Elephant (Elephas maximus) temporal activity, distribution, and habitat use patterns on the tiger's forgotten trails across the seasonally dry, subtropical, hilly Churia forests of Nepal
Kelly, Marcella J.
Pradhan, Narendra Man Babu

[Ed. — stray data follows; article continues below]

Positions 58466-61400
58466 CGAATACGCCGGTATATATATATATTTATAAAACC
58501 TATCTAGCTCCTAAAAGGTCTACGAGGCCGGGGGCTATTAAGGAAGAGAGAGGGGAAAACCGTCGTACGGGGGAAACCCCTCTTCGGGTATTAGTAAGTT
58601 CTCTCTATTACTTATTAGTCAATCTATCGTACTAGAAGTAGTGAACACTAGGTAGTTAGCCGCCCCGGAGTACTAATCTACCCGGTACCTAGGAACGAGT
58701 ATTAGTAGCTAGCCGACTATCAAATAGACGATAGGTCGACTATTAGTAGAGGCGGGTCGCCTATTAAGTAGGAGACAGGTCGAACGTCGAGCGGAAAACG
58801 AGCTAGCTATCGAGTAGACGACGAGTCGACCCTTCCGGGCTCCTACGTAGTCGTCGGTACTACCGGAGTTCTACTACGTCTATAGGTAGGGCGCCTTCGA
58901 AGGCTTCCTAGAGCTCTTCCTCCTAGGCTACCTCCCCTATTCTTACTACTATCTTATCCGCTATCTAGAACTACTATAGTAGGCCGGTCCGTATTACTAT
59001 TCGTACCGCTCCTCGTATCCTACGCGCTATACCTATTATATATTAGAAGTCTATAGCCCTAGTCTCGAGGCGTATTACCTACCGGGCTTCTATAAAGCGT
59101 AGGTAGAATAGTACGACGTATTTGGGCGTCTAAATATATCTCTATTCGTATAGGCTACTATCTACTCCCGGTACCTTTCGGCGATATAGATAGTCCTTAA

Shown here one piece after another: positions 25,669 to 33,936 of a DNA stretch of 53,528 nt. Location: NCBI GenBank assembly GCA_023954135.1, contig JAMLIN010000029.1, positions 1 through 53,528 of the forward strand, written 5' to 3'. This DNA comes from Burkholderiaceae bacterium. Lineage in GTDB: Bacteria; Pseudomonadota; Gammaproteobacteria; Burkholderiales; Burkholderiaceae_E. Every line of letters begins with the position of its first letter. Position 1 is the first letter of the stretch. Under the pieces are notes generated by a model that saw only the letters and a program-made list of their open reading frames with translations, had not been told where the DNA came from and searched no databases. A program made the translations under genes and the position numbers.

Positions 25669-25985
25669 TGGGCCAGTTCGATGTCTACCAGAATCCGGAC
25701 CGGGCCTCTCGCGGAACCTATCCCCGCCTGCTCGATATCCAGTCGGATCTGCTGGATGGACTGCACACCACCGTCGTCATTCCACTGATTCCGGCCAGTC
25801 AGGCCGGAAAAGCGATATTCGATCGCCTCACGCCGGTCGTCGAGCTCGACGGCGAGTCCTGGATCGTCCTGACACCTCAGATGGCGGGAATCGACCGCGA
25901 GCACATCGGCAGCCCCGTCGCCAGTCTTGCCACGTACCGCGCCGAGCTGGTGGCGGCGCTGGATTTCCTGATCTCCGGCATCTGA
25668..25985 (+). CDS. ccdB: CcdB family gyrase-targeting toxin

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Understanding spatial distribution, habitat use, and temporal activity patterns is important for species conservation planning. This information especially is crucial for mega herbivores like elephants as their ranging patterns encompass a myriad of habitats types. Churia habitat is geological fragile yet important for wildlife in Nepal and India. We used camera trapping and sign surveys covering 536 km(2) of Churia and surrounding areas within Chitwan National Park. Across 152 trapping locations, we accumulated 2,097 trap nights in a 60-day survey during the winter season of 2010-11. We used a non-parametric kernel density function to analyze winter activity patterns of elephants detected in camera-traps. Additionally, we walked 643 km over 76 grid cells in two surveys (winter and summer) to estimate elephant distribution and intensity of habitat use using an occupancy framework. Multi-season models allowed us to make seasonal (winter versus summer) inferences regarding changes in habitat use based on covariates influencing use and detection. We photographed 25 mammalian species including elephants with calves with a trapping rate of 2.72 elephant photos events per 100 trap nights. Elephant winter activity pattern was found to be mainly nocturnal, with crepuscular peaks. Covariates such as normalized differential vegetation index and terrain ruggedness positively influenced elephant spatial distribution and habitat use patterns within the Churia habitat. We also found lower elephant habitat use ((Psi) over cap SE((Psi) over cap)) of Churia in winter 0.51 (0.02) than in summer 0.57 (0.02). Elephants heavily used the eastern portion of Churia in both seasons (67-69%). Overall, Churia habitat, which is often ignored, clearly is used by elephants, with increases in summer use in the west and high use year-round in the east, and thus should no longer be neglected or forgotten in species conservation planning.